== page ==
Tracking pallets and trays at scale

Load carriers, such as pallets, trays and boxes are often used by many industries and might be counted for in thousands of units. With large amounts keeping track of them has not really been feasible - until now.

Load carriers – unforeseen business critical items

A load carrier is a holder for any type of product or component that is used to carry one or multiple items throughout the assembly. This is often a pallet or a box but it can also be a metal rack, a trolley or you name it.. Load carriers themselves are usually not overly expensive but the cargo that they carry might have a significant value, especially if they move a newly manufactured product or a processed, value-added component. For this reason, it is often interesting to not only track movements but also track strokes and bumps that occur when moving the load carrier.

Load carriers may often exist in thousands making most existing technologies involving wireless communication unsuitable for tracking load carriers.

At CargoBeacon we have developed the CargoBeacon Track cloud service to target this type of application. Perfect to track reusable load carriers used by internal logistics and operations.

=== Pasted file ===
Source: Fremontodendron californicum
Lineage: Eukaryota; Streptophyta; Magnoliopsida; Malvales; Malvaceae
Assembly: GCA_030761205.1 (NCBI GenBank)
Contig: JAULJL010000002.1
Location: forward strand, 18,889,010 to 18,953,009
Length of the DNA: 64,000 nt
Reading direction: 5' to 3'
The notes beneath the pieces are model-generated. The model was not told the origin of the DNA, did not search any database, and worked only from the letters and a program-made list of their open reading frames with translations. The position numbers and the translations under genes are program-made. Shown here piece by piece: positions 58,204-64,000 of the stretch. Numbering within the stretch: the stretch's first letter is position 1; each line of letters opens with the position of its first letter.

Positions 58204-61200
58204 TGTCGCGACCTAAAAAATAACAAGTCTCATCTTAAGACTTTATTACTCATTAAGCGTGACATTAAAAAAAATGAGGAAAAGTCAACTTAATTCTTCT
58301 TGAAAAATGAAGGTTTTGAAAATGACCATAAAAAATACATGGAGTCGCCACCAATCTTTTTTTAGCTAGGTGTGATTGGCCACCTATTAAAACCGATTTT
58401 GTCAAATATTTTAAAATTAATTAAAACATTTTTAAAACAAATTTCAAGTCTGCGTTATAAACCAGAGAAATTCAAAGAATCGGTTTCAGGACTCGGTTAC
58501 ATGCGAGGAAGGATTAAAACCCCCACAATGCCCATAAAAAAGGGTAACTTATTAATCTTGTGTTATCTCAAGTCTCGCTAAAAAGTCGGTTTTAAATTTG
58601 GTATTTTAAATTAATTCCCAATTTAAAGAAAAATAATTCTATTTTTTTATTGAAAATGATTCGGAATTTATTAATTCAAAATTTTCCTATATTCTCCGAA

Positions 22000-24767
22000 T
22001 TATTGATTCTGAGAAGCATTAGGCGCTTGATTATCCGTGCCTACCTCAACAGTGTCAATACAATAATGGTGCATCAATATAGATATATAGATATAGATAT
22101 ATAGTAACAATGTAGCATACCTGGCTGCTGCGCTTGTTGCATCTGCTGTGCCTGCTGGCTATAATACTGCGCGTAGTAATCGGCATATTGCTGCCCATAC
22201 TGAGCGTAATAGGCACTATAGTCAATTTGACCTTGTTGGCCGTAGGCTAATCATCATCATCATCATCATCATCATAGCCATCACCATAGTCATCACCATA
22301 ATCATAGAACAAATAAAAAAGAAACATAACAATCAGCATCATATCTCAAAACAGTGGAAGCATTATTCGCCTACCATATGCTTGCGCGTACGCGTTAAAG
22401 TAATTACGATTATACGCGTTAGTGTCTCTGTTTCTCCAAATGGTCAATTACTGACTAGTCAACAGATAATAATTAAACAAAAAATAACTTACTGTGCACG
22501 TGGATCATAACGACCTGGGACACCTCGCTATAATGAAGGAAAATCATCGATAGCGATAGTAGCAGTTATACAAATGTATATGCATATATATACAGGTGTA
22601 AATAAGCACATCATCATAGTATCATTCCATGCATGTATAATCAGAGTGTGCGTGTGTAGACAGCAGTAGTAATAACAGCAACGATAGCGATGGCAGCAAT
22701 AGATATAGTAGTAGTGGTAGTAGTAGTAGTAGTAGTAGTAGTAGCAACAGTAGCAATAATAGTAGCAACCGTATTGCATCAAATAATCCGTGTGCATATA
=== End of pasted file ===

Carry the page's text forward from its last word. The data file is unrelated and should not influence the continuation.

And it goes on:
Tracking pallets and trays at scale 1
Industrial load carriers for fork lift use

Why track your load carriers?

There are many reasons. But let’s look into at least three reasons that many of us can relate to - such as production disruptions, finding misplaced items and keeping track of the utilization rate

Reason 1 – Avoid production disruptions
By keeping track of load carriers you can make sure you don't run out of load carriers in places where needed. In an example, if the pallet by the end of an assembly line is full and empty ones are missing someone needs to go look for a new one. If that someone works with assembly the flow might stop. Unplanned stops are expensive. The effect is not only that fewer units will be produced but also that others workers before, after and along the assembly might be affected. With tight schedules and long order backlogs, even small disruptions might affect end-customers.

Reason 2 – Finding misplaced load carriers
We rarely find those load carriers targeted for theft. Nevertheless, load carriers are sometimes missing and someone needs to go searching. When this happens on a frequent basis more load carriers are ordered. In the end, no one really knows how many load carriers that are needed and how many really exist as there is no tracking of them.

Reason 3 – Understand the rate of utilization
In all production facilities, you want to keep track of the utilization of your resources. This knowledge enables you to work with preventative maintenance and understand if more, or perhaps fewer, load carriers are needed for the business. With the help of different types of sensors, it is possible to understand whether a certain load carrier carries a load or not. By understanding the rate of utilization you can work with Overall Equipment Efficiency (OEE) which is a Key Performance Indicator within lean and continuous improvements. Maybe you need fewer load carriers than you already have if you make some changes to the way you work.